At Keller Estate, we use French oak for our Pinot Noirs, Syrah, and most Chardonnays. For our Rose of Pinot Noir, Pinot Gris, and Oro de Plata Chardonnay, we choose to ferment in stainless steel tanks and age the wine mainly in stainless steel barrels, as it allows us to capture the essence of each varietal and the expressions of the estate.

Additionally, there are many advantages to using stainless steel barrels:

  • no oxidation of wine
  • better temperature control
  • environmentally friendly
  • Reusable for years
  • easy to clean
  • no flavor transfer from the previous barrel use. 

These advantages, along with our cool Petaluma Gap climate, contribute to light, fresh, crisp, and food-friendly wines.

Time Posted: Jun 17, 2022 at 9:00 AM Permalink to A Tale of Two Barrels Permalink
Ana Keller
December 21, 2021 | Ana Keller

Magnolias in December

Winter is when we have a chance to forget about the vineyard for a few months. Plants go dormant, and pruning starts early in 2022. As it was to be, we had an atmospheric river come through Sonoma County in October, irrigating our vineyards and putting water in our ponds. We were, of course, very relieved.

However, a warm fall meant that the water reinvigorated the plants and didn't go straight to dormancy. It's December and to our surprise we have some beautiful magnolias in full bloom. Traditionally bloom happens between late January and March. We also are seeing some swelling of the vines; thankfully, it is now very cold, and hopefully, the vines will go dormant. I encourage you to look around, and you will notice these changes. We need to take notice and have a constant reminder to take action and combat global warming.

At Keller Estate, we will continue to review all our practices and establishing new goals to reduce our footprint. Our vineyard practices, infrastructure, bottling, we will do everything we can and invite you to take action too.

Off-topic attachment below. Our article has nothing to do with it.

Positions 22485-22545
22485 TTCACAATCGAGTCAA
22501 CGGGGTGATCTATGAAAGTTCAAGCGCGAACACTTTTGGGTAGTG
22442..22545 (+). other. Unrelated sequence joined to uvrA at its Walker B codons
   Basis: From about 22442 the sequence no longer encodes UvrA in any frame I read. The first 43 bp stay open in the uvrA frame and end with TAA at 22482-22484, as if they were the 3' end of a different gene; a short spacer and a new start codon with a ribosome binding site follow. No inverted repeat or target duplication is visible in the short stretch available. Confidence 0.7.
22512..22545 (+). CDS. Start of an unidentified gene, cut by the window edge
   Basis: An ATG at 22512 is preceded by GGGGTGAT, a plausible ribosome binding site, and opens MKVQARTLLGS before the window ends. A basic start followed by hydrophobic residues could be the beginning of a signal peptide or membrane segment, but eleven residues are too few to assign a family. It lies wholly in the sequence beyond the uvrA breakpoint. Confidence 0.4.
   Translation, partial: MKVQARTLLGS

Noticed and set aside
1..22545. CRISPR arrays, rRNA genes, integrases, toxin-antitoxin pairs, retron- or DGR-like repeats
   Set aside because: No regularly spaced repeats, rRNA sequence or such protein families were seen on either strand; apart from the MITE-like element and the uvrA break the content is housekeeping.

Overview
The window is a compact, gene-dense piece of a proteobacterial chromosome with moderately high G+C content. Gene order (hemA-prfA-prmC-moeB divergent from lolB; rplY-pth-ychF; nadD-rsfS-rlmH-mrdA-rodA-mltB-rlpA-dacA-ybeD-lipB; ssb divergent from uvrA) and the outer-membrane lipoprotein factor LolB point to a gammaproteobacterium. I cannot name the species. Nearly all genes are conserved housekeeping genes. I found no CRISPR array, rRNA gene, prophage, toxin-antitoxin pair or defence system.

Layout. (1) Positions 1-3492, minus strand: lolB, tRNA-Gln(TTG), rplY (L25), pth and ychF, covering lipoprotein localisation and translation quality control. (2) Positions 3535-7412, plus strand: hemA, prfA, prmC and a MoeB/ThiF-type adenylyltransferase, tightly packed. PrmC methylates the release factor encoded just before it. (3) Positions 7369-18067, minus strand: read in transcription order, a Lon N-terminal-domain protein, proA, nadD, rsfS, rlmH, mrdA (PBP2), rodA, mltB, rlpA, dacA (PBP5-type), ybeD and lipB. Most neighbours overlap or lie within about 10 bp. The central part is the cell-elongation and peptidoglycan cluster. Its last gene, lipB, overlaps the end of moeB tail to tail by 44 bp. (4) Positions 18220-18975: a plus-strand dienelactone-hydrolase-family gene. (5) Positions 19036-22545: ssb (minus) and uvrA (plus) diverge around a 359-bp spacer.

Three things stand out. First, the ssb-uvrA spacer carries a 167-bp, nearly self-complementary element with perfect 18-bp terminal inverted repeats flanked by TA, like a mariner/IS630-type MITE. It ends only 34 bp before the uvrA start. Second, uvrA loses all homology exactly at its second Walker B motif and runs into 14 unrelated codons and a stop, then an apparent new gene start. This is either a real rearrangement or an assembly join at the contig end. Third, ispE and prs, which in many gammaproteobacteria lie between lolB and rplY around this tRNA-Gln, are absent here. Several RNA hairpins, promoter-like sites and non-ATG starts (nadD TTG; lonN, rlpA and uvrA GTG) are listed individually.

As we look forward to new beginnings, we invite you to check out our fun-filled calendar of in-person and online activities for 2022. Some classic favorites (our Harvest celebration and car rally are back). New are some fun activities that will make your day just a little more exciting with a glass of Keller Estate by your side.

I would like to take a moment and acknowledge the work of all our team. Javier Rascon started as Vineyard Manager in January 2021, and he had a brutal drought season. After nurturing and carefully tending to our vines, I know 2022 will feel like a breeze. Julien Teichmann continues to craft stellar wines and find new ways to improve our quality. The third critical member is Jose Cruz, our Hospitality Manager, whose passion for serving wine to our guests and creating a friendly hospitality team has made our Tasting Room a wonderful place to visit.

Together with their teams and the Keller family, we wish you happy holidays and a healthy, happy 2022.

Time Posted: Dec 21, 2021 at 9:59 AM Permalink to Magnolias in December Permalink